Published in the March, 2015 newsletter of the Wayne County Gem and Mineral Club (www.wcgmc.org)
It is the middle of February in upstate New York and the weather outside is not particularly conducive to mineral and fossil digs. Yes, I can plan, and I am. Yes, I can clean and organize last year’s bounty, and I try to make time for that, but even the rocks in the garden remain covered and out of reach. BUT, there is another way to collect minerals in the winter and I keep busy doing just that when the spirit moves. They can be collected on postage stamps.
Did you know that there is an international organization of folks who collect gems and minerals on postage stamps? They call themselves the Gems, Minerals and Jewelry Study Unit (GMJSU) and they are one of 52 active affiliate organizations of the American Topical Association (ATA), a philatelic organization with almost 3000 thematic stamp collectors worldwide. The GMJSU publishes a quarterly newsletter called Philagems International and maintains an Excel spreadsheet listing all stamps depicting minerals, gems, and mining. At last count there are over 2700 individual listings although many reflect sets of stamps so the list of actual stamps is larger. Of those listings, over 1500 are identified as strictly mineral stamps and over 400 as gem stamps. Over 90 countries are represented on the list.
written for the Feb-April 2015 issue of Hinges and Tongs http://www.rpastamps.org/hingesandtongs/ht-2015-02.pdf
Rochester Philatelic Association member Florence Wright opened the first RPA meeting of 2015 by asking the 28 in attendance if they knew what these five items had in common.
Of course, we knew the title of her talk so it was a bit of a rhetorical inquiry, but we all learned a lot in the next 40 minutes as Florence explained the 108 year history of Christmas Seals.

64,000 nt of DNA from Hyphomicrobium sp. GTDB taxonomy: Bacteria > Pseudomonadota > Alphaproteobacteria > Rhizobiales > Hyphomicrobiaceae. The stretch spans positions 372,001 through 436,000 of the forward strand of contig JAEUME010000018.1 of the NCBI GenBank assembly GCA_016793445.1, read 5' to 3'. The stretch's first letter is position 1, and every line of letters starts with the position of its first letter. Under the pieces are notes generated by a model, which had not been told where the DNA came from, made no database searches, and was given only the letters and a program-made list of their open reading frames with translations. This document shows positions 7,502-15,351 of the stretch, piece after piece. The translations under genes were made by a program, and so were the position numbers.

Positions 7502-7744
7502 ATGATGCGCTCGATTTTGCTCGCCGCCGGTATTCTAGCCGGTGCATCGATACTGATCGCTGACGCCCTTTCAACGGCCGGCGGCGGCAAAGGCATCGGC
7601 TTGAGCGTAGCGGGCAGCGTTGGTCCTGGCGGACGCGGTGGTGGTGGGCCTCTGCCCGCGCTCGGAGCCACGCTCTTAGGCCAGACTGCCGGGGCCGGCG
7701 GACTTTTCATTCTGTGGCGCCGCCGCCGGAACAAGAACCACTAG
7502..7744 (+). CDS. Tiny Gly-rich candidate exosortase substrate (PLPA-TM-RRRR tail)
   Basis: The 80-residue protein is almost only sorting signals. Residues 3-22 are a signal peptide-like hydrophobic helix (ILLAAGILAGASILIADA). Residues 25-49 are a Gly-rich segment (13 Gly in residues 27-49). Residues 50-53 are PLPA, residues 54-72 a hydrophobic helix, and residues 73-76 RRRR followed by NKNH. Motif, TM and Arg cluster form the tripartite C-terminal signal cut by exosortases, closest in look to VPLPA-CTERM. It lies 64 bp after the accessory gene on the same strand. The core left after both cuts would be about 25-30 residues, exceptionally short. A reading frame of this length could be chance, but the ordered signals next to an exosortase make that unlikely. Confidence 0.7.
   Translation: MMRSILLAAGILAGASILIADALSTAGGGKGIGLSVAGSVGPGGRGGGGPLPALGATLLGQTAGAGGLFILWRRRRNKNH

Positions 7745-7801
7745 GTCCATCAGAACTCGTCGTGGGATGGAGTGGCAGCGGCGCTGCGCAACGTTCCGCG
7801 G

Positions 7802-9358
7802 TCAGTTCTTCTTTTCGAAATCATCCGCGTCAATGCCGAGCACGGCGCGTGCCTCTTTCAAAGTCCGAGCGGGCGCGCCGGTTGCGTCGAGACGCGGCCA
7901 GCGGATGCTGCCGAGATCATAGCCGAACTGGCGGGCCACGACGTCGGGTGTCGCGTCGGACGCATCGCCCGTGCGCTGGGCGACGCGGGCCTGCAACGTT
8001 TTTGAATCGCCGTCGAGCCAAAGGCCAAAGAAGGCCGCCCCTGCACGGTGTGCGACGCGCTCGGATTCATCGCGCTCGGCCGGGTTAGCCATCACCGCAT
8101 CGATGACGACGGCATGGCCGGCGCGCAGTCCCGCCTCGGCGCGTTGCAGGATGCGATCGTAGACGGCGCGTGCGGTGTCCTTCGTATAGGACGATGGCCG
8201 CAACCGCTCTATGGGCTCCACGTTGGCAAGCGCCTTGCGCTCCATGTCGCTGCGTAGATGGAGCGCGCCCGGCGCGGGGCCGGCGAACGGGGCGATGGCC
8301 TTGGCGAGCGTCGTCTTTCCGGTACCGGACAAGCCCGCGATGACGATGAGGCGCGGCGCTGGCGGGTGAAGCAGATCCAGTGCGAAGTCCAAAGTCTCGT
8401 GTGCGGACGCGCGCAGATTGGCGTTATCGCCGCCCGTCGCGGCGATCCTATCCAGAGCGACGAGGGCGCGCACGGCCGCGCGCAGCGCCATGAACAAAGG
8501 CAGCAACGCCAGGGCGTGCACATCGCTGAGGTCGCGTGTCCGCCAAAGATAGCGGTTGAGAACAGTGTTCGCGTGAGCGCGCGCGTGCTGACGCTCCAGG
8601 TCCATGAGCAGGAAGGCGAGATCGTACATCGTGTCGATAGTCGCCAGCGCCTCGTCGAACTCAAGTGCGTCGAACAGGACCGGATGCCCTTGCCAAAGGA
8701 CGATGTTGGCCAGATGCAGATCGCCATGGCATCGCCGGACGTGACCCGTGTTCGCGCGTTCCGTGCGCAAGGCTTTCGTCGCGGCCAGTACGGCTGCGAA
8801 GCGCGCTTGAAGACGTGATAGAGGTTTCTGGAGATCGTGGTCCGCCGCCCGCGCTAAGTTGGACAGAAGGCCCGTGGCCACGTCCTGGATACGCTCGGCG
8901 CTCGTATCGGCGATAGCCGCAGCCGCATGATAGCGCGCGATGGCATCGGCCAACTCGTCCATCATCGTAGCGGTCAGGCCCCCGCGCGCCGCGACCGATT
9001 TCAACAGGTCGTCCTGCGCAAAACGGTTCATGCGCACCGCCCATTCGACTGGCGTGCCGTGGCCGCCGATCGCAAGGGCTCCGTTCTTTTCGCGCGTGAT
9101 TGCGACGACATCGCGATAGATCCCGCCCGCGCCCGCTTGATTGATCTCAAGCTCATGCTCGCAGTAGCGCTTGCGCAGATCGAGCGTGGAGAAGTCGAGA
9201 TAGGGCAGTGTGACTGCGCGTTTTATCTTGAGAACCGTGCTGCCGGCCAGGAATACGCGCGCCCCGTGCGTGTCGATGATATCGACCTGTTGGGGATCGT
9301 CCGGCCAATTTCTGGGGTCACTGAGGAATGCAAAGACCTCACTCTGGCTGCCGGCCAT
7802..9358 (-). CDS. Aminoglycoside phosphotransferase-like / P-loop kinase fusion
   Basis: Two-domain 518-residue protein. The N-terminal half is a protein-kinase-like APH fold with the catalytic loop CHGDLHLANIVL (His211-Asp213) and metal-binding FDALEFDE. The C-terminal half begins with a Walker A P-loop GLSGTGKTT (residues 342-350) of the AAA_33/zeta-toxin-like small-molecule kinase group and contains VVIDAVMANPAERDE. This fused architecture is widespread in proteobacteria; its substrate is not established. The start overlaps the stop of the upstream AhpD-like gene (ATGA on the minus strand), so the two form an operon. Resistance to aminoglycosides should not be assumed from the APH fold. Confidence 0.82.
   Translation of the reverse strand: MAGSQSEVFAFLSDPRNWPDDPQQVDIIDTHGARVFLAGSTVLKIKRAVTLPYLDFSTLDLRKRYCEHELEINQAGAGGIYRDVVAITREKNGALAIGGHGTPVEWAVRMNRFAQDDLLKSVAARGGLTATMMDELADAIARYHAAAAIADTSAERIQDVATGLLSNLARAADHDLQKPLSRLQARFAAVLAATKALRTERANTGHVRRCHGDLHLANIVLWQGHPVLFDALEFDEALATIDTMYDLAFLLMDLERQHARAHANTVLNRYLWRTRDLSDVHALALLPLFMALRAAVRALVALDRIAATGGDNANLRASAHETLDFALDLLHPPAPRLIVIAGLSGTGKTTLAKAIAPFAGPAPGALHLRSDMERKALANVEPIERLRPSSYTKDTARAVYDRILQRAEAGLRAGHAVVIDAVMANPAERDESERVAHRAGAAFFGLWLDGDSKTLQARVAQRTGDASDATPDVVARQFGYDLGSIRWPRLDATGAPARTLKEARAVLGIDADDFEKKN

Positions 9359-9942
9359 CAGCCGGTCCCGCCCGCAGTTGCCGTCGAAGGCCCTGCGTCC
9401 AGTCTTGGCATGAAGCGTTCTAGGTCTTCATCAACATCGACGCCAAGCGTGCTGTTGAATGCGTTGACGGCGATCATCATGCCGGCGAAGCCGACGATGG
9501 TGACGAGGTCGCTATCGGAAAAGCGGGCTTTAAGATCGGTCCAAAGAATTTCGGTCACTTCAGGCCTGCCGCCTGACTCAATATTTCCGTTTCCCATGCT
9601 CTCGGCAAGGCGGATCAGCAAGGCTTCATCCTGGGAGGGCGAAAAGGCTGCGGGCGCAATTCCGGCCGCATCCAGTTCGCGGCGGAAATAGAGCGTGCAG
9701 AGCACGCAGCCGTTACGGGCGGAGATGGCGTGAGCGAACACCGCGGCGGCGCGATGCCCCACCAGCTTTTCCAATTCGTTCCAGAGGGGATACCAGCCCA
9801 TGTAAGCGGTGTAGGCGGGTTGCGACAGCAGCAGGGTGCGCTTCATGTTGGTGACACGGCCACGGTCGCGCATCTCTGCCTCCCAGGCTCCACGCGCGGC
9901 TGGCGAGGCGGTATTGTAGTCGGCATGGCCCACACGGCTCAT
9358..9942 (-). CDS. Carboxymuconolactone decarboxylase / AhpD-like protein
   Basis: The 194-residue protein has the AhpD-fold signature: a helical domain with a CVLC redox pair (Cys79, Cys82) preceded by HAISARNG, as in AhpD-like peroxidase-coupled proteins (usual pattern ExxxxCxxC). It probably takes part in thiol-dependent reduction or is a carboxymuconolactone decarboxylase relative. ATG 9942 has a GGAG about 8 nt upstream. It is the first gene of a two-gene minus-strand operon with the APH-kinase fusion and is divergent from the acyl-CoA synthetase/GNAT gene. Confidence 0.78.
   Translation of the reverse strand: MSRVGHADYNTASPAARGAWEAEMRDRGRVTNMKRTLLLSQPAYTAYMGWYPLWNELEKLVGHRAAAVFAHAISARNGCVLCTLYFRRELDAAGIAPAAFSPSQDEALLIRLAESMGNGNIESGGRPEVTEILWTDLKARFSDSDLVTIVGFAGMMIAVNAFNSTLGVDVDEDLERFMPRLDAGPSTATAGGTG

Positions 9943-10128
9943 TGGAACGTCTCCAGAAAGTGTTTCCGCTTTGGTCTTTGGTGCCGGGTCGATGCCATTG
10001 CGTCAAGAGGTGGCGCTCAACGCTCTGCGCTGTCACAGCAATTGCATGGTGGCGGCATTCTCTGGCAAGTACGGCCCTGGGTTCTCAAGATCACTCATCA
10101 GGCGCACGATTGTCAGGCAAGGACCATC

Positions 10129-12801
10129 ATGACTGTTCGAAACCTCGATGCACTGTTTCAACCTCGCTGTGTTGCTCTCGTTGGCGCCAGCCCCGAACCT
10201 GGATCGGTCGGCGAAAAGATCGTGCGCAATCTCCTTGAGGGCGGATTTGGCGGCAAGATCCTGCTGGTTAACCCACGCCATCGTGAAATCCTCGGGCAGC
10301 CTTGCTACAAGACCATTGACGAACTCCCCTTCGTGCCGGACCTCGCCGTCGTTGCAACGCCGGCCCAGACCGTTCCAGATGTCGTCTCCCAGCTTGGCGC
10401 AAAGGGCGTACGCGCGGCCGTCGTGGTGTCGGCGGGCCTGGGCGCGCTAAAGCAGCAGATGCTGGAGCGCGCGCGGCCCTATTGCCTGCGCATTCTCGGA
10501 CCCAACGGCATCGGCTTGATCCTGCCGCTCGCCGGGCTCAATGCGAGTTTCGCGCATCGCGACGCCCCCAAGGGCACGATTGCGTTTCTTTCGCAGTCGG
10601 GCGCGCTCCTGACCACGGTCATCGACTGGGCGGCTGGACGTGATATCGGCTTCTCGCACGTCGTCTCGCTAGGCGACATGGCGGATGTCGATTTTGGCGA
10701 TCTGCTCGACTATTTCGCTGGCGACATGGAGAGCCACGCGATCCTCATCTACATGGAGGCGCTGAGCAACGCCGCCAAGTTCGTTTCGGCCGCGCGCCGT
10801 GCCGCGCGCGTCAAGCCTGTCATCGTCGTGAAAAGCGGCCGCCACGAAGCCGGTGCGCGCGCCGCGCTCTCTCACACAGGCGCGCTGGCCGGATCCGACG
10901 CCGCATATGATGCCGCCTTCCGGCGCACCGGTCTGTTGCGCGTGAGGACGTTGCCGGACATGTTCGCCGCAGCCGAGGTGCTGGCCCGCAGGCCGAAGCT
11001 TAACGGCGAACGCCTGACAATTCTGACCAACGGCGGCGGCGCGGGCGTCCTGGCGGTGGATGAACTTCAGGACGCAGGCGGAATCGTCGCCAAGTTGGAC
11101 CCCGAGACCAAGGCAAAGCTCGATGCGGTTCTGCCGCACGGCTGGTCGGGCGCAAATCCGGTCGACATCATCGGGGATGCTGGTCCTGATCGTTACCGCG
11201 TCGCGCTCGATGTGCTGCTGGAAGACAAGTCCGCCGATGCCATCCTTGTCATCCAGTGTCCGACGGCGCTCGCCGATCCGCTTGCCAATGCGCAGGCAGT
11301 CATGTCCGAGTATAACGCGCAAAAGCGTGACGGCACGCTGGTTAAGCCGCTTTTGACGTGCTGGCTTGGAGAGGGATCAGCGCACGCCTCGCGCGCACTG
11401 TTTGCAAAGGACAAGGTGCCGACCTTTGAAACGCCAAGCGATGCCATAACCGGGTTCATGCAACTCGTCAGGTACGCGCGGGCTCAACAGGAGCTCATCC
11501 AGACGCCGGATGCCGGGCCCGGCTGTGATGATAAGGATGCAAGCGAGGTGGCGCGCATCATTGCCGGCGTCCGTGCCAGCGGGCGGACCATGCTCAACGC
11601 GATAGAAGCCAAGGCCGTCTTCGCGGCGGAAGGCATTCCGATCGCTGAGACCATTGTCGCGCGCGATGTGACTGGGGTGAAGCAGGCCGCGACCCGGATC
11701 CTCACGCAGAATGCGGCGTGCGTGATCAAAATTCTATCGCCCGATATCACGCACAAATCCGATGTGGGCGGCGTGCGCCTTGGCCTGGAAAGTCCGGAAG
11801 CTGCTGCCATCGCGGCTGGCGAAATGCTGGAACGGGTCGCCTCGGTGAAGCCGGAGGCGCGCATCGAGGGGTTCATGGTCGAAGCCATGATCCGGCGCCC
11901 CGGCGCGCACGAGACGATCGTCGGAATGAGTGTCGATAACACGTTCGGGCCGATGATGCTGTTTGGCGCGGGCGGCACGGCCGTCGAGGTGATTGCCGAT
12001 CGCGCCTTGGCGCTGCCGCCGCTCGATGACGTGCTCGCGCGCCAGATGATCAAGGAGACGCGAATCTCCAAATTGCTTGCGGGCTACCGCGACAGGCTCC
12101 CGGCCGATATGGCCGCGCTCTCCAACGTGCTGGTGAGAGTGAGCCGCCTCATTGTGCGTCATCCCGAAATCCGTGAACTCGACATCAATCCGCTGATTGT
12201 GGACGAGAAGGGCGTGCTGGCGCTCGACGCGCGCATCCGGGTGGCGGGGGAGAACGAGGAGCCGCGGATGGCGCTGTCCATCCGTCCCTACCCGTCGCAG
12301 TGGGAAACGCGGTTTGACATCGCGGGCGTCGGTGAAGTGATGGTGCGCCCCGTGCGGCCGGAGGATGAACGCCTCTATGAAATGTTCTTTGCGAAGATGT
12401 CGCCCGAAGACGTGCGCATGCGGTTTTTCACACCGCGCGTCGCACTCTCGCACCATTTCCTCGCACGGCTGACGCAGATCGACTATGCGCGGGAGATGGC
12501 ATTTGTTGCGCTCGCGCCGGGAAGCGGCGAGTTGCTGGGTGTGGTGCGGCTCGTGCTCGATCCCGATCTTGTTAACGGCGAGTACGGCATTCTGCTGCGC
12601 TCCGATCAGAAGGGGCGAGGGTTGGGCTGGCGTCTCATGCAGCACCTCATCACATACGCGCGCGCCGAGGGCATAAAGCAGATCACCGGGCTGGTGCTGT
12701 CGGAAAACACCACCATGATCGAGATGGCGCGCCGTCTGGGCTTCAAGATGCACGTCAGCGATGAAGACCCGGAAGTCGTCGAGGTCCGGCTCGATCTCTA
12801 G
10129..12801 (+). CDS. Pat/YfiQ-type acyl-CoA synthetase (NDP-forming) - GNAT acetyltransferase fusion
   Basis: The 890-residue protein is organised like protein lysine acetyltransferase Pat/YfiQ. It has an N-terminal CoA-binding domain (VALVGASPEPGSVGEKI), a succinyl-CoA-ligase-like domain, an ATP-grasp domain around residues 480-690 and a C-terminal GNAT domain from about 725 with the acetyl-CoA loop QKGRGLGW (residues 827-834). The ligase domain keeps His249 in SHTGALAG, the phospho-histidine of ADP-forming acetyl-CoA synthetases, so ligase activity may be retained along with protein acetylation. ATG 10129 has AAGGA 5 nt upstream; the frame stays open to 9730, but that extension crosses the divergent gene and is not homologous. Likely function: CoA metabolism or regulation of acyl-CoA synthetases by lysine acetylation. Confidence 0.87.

I wrote this note for the Feb-April 2015 issue of the Rochester Philatelic Association newsletter, Hinges and Tongs
The picture above is the Hope Diamond, which was recently acquired by the Rochester Philatelic Association. OK, that second part is fiction, but there are two bits of interesting philatelic news related to this famous gem.
Did you know that the Smithsonian Institute obtained the Hope Diamond in November of 1958 when New York City jeweler Harry Winston donated the famous gem. He hoped the donation would stimulate further donations and lead to a world quality gem exhibit. It did. You knew all that? OK, but do you know how the stone was sent from New York to Washington D.C.? Turns out Mr. Winston wrapped the stone in brown paper and shipped one of the world’s most famous and valuable gemstones via USPS registered mail. The shipment, with insurance, cost him $145.29, of which only $2.44 was for postage. The Hope Diamond was then valued at 1 million dollars. Below is the envelope used with the meters and auxiliary markings.
This remarkable Auxiliary Marking envelope is now on display at the National Postal Museum in DC.
This is a two part post reporting the results of two Rochester Philatelic Association meetings in early 2014.
Part 1. January 9th, 2014 meeting, text from Hinges and Tongs Jan-March 2014 issue
It is a New Year and the Rochester Philatelic Association ushered it in on January 9th by learning a bit about the art of exhibiting. Past president, and ROPEX chairman Tom Fortunato described the basics of exhibiting to a audience of 28 members.
On November 14, 2013 I presented a program simply entitled “Minerals on Stamps” to the Rochester Philatelic Association. As a retired geologist, collecting minerals and other geology related topical stamps is a natural merger of my collecting interests.
Did you know that the checklist of gems and minerals on stamps maintained by the Gems and Minerals Study Unit of the American Topical Association has over 3000 entries? Or that all 8 of the US mineral stamps depict specimens that reside in the Smithsonian? The FDC with the four 10 cent stamps issued in 1974 is depicted shown below. The mineral specimen in the bottom stamp is affectionately referred to as “The Postage Stamp Tourmaline.” It is from the pegmatite mines outside San Diego, CA.